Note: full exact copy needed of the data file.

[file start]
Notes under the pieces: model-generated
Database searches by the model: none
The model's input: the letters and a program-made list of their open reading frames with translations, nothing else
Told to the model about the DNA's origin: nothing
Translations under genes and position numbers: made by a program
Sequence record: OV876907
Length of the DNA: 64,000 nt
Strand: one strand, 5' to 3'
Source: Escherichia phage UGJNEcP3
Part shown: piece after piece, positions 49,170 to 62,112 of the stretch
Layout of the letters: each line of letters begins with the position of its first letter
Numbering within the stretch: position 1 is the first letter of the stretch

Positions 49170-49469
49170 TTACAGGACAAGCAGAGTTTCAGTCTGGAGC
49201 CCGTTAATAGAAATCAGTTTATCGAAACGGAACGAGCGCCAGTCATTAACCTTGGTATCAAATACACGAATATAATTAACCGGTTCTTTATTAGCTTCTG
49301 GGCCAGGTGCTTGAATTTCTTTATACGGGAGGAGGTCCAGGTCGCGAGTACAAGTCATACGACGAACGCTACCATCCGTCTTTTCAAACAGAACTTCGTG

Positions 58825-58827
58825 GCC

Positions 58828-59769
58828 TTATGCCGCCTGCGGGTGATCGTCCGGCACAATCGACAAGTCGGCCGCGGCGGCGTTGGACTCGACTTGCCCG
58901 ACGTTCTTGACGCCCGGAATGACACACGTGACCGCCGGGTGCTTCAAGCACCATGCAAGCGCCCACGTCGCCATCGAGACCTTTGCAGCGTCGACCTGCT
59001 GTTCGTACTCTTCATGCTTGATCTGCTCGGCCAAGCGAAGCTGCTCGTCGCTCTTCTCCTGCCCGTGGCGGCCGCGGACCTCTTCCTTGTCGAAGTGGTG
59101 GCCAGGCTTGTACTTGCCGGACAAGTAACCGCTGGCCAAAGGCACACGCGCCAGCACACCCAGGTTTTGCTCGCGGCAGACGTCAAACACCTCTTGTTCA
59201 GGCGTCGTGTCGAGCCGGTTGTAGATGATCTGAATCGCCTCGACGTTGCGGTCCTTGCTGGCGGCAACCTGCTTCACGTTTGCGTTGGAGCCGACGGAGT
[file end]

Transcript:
Notes under the pieces: model-generated
Database searches by the model: none
The model's input: the letters and a program-made list of their open reading frames with translations, nothing else
Told to the model about the DNA's origin: nothing
Translations under genes and position numbers: made by a program
Sequence record: OV876907
Length of the DNA: 64,000 nt
Strand: one strand, 5' to 3'
Source: Escherichia phage UGJNEcP3
Part shown: piece after piece, positions 49,170 to 62,112 of the stretch
Layout of the letters: each line of letters begins with the position of its first letter
Numbering within the stretch: position 1 is the first letter of the stretch

Positions 49170-49469
49170 TTACAGGACAAGCAGAGTTTCAGTCTGGAGC
49201 CCGTTAATAGAAATCAGTTTATCGAAACGGAACGAGCGCCAGTCATTAACCTTGGTATCAAATACACGAATATAATTAACCGGTTCTTTATTAGCTTCTG
49301 GGCCAGGTGCTTGAATTTCTTTATACGGGAGGAGGTCCAGGTCGCGAGTACAAGTCATACGACGAACGCTACCATCCGTCTTTTCAAACAGAACTTCGTG

Positions 58825-58827
58825 GCC

Positions 58828-59769
58828 TTATGCCGCCTGCGGGTGATCGTCCGGCACAATCGACAAGTCGGCCGCGGCGGCGTTGGACTCGACTTGCCCG
58901 ACGTTCTTGACGCCCGGAATGACACACGTGACCGCCGGGTGCTTCAAGCACCATGCAAGCGCCCACGTCGCCATCGAGACCTTTGCAGCGTCGACCTGCT
59001 GTTCGTACTCTTCATGCTTGATCTGCTCGGCCAAGCGAAGCTGCTCGTCGCTCTTCTCCTGCCCGTGGCGGCCGCGGACCTCTTCCTTGTCGAAGTGGTG
59101 GCCAGGCTTGTACTTGCCGGACAAGTAACCGCTGGCCAAAGGCACACGCGCCAGCACACCCAGGTTTTGCTCGCGGCAGACGTCAAACACCTCTTGTTCA
59201 GGCGTCGTGTCGAGCCGGTTGTAGATGATCTGAATCGCCTCGACGTTGCGGTCCTTGCTGGCGGCAACCTGCTTCACGTTTGCGTTGGAGCCGACGGAGT